Professor Chris Tang from the Sir William Dunn School of Pathology discussed the significance of the Dunn School in the development of penicillin.
Unstable ankle fractures

Elderly patients with unstable ankle fractures could avoid surgery


Elderly patients with unstable ankle fractures could avoid surgery, according to research by a UK team led by NDORMS at the Oxford University.
Orthopaedics in Oxford

Researching new materials and materials to change patients’ lives


Professor Andrew Carr leads the Orthopaedics theme at the NIHR Oxford Biomedical Research Unit at NDORMS, aiming to improve evidence for the effectiveness of surgery generally and to translate novel biomaterials and biological therapies into the clinic.

12 DNA areas ‘linked with the age at which we have our first child and family size’

Twelve DNA areas 'linked with the age at which we have our first child and family size'


Researchers have identified 12 specific areas of the DNA sequence that are robustly related with the age at which we have our first child, and the total number of children we have during the course of our life.

Food bank volunteer

Strong link between increased benefit sanctions and higher foodbank use


There is a 'strong, dynamic' relationship between people having their benefits stopped and an increase in referral to foodbanks, new research has found.
Wild-beard capuchin in Brazil  is observed smashing stones and unintentionally creating flakes similar to those once created intentionally by hominins.

'Monkeys make stone flakes too so humans are not unique after all'


In a paper, published in Nature, the research team says this finding is significant because archaeologists had always understood that the production of multiple stone flakes with characteristics such as conchoidal fractures and sharp cutting edges was a behaviour unique to hominins.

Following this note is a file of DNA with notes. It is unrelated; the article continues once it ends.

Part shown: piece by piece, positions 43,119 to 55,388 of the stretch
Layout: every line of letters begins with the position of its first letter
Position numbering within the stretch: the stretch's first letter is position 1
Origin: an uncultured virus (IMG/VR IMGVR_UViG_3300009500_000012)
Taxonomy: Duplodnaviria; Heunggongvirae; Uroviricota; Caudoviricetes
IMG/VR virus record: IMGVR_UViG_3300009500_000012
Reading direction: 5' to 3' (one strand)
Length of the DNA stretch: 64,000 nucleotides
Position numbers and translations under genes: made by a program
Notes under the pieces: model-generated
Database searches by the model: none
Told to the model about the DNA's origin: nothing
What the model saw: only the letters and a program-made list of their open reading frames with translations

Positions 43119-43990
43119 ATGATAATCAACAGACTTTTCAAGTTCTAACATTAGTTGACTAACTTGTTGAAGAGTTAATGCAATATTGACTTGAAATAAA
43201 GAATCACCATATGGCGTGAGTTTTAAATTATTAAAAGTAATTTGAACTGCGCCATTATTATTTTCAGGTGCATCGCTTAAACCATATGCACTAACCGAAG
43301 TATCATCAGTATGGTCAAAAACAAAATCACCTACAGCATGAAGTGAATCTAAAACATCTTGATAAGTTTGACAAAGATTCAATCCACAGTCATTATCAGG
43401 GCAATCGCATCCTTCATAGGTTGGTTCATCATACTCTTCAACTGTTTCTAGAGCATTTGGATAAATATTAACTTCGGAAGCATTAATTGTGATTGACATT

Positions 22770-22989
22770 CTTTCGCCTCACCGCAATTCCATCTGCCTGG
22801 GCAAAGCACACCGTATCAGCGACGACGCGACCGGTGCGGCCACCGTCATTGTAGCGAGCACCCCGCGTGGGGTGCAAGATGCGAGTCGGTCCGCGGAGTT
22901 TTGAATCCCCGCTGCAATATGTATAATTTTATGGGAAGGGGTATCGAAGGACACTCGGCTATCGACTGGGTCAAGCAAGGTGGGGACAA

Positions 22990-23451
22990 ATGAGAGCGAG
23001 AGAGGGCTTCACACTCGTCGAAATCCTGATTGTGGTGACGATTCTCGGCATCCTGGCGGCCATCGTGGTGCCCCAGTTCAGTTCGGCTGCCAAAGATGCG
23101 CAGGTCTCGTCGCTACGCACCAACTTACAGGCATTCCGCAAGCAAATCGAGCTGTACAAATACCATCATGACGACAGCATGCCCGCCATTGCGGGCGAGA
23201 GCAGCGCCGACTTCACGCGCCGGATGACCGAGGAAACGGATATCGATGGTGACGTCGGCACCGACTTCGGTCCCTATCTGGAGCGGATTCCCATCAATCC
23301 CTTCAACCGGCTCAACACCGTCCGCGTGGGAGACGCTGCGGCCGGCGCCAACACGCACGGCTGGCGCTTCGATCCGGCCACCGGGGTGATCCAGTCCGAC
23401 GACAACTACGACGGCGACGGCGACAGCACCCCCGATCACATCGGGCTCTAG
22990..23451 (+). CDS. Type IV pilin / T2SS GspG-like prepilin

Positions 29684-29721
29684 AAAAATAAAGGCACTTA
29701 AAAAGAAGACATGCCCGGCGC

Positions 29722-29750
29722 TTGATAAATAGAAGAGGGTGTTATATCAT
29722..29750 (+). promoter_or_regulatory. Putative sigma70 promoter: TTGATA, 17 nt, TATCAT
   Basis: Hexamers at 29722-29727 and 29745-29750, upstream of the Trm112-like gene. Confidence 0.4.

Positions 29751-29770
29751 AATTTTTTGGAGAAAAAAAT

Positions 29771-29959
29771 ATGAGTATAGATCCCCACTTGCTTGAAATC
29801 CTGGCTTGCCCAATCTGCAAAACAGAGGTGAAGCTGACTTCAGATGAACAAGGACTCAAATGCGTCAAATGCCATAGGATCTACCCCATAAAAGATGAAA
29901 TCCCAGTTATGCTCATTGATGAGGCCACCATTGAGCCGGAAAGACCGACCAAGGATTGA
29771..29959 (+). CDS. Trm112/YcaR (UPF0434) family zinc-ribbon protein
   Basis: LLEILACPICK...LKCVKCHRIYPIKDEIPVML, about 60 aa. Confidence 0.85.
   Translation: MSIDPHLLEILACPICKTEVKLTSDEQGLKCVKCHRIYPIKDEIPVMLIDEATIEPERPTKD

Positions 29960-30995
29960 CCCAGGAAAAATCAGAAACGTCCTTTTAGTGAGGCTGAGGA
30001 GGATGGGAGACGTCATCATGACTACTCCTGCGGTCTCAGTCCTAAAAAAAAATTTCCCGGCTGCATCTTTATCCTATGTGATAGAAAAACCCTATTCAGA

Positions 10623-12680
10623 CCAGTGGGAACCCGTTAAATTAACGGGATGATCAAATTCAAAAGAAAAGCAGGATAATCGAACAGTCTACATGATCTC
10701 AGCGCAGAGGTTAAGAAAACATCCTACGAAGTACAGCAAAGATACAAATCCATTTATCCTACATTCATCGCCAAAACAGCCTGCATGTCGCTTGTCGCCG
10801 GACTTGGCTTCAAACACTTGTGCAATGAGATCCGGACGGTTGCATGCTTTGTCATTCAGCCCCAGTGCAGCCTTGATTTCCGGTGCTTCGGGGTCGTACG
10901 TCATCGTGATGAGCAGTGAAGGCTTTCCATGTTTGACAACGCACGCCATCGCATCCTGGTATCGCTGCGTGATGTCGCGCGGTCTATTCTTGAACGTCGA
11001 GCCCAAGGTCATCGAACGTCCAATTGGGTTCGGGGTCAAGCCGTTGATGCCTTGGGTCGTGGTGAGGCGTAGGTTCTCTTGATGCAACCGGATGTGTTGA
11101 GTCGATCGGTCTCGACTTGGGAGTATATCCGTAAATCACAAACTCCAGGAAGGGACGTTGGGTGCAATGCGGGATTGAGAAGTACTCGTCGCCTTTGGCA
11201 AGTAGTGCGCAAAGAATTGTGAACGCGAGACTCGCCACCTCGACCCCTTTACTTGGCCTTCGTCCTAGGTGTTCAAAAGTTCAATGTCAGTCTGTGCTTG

Statistical expertise in drug discovery

Statistical expertise in drug discovery

A freely-available suite of statistical tools developed at the University of Oxford is providing major companies with valuable tools for drug discovery.
Ancient Britons' teeth were analysed for clues as to where they grew up.

Ancient Britons' teeth reveal people were 'highly mobile' 4,000 years ago


The study is part of the international Beaker People project led by Professor Mike Parker Pearson of University College London, and involves scientists from many institutions, including the universities of Oxford, Durham, Bradford, University College London, and the Max Planck Institute for Evolu

happiness study 300

Being kind to others does make you 'slightly happier'


The claim that 'helping makes you happy' has become a staple of pop psychology and self-help manuals. Performing 'random acts of kindness' has been touted as a sure-fire way of boosting your mood — doing good makes you feel good, as well as benefiting others.

mobile learning technology

Using mobile learning technology to improve access to healthcare in East Africa

The University of Oxford has led a project developing mobile applications designed to advance the training and supervision of community health workers in Kenya